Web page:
+1-800-997-1228
Questions & Answers

Does the entire EB-5 investment amount have to be made before filing the I-526?

I am going to invest $500k into a TEA for individual EB-5 project. I was told that I have to put $500K cash into my LLC bank account first, and then start to file I-526. I could not find the exact requirement like that in USCIS website. An internet search gives me 2 opposite answers. Many people answered this question like this: although investors do need to prove that they have the money required for an EB-5 investors’ visa, they do not have to provide their money all at once and do not have to provide cash. It is normal to make your investment using a number of different assets and to make your payments over a period of time instead of all at once. However, I also found answers stating that the investment must be made complete before the end of the two year conditional residency period but that the investor does not need to commit the entire capital investment immediately. But I found one answer from only one website it states like that the entire capital investment amount must be invested and already at risk within the commercial enterprise when the I-526 is filed. I was totally confused by the stark contrary answers, and would like some professional opinion on this question. Thank you.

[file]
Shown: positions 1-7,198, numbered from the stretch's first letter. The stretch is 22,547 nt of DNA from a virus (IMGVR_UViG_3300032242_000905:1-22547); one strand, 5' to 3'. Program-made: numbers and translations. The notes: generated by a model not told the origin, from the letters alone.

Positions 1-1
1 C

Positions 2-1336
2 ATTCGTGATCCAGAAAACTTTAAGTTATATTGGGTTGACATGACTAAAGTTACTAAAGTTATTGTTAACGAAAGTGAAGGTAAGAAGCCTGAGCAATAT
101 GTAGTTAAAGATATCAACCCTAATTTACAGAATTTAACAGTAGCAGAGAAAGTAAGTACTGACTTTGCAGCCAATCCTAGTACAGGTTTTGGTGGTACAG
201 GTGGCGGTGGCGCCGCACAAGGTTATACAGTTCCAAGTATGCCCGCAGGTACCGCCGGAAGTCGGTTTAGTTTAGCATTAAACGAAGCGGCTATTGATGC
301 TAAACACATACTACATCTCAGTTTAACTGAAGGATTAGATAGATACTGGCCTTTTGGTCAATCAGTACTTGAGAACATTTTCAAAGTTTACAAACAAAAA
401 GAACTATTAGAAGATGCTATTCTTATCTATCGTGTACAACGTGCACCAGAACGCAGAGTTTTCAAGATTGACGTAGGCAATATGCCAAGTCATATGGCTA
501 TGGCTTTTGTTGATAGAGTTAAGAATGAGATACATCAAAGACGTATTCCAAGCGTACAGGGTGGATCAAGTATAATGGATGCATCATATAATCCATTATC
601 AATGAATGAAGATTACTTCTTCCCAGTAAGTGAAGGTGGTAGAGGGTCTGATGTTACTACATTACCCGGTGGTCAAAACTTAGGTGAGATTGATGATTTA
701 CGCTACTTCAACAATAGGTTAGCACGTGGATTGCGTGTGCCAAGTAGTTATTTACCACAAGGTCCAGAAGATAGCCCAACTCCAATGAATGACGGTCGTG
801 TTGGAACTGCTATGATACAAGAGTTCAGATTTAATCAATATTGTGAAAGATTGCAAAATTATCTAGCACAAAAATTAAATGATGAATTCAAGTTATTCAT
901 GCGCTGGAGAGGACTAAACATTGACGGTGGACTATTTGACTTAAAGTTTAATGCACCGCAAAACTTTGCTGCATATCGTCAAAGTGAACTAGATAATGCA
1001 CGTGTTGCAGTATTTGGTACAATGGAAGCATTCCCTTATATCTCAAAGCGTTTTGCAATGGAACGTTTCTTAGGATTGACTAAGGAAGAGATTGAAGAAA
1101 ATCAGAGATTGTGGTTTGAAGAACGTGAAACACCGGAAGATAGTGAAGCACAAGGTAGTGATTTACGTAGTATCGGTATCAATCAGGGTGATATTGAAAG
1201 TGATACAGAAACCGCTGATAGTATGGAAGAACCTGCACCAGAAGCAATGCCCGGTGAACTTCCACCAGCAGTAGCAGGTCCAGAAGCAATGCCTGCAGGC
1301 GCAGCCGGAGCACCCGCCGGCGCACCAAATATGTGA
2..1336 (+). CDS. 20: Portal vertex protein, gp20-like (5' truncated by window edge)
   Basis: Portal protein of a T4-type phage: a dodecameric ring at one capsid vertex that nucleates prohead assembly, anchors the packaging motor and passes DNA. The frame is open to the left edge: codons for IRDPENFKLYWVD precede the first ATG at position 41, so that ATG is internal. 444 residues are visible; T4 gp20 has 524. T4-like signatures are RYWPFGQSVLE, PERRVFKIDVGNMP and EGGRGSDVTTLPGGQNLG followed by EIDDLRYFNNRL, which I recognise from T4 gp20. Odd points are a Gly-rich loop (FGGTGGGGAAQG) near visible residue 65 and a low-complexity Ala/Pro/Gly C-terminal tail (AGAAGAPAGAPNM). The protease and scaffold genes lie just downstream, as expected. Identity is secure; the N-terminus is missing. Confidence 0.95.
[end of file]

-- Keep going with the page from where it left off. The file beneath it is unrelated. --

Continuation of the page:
Answers

  • Avatar

    Mona Shah

    Immigration Attorney
    Answered on

    Yes the full investment money of either $500,000 or $1M must be at risk (either in escrow for a project, or directly invested) PRIOR to filing the I-526.

  • Avatar

    Reza Rahbaran

    Immigration Attorney
    Answered on

    B-5 funds are considered ‘at risk’ and ‘invested’ once they are transferred to the account of the new commercial enterprise. There will be many other factors at play that will determine how much of those funds must be spent before you can file your I-526 petition, there is no set threshold. For further information please contact Rahbaran & Associates.

  • Avatar

    Ying Lu

    Immigration Attorney
    Answered on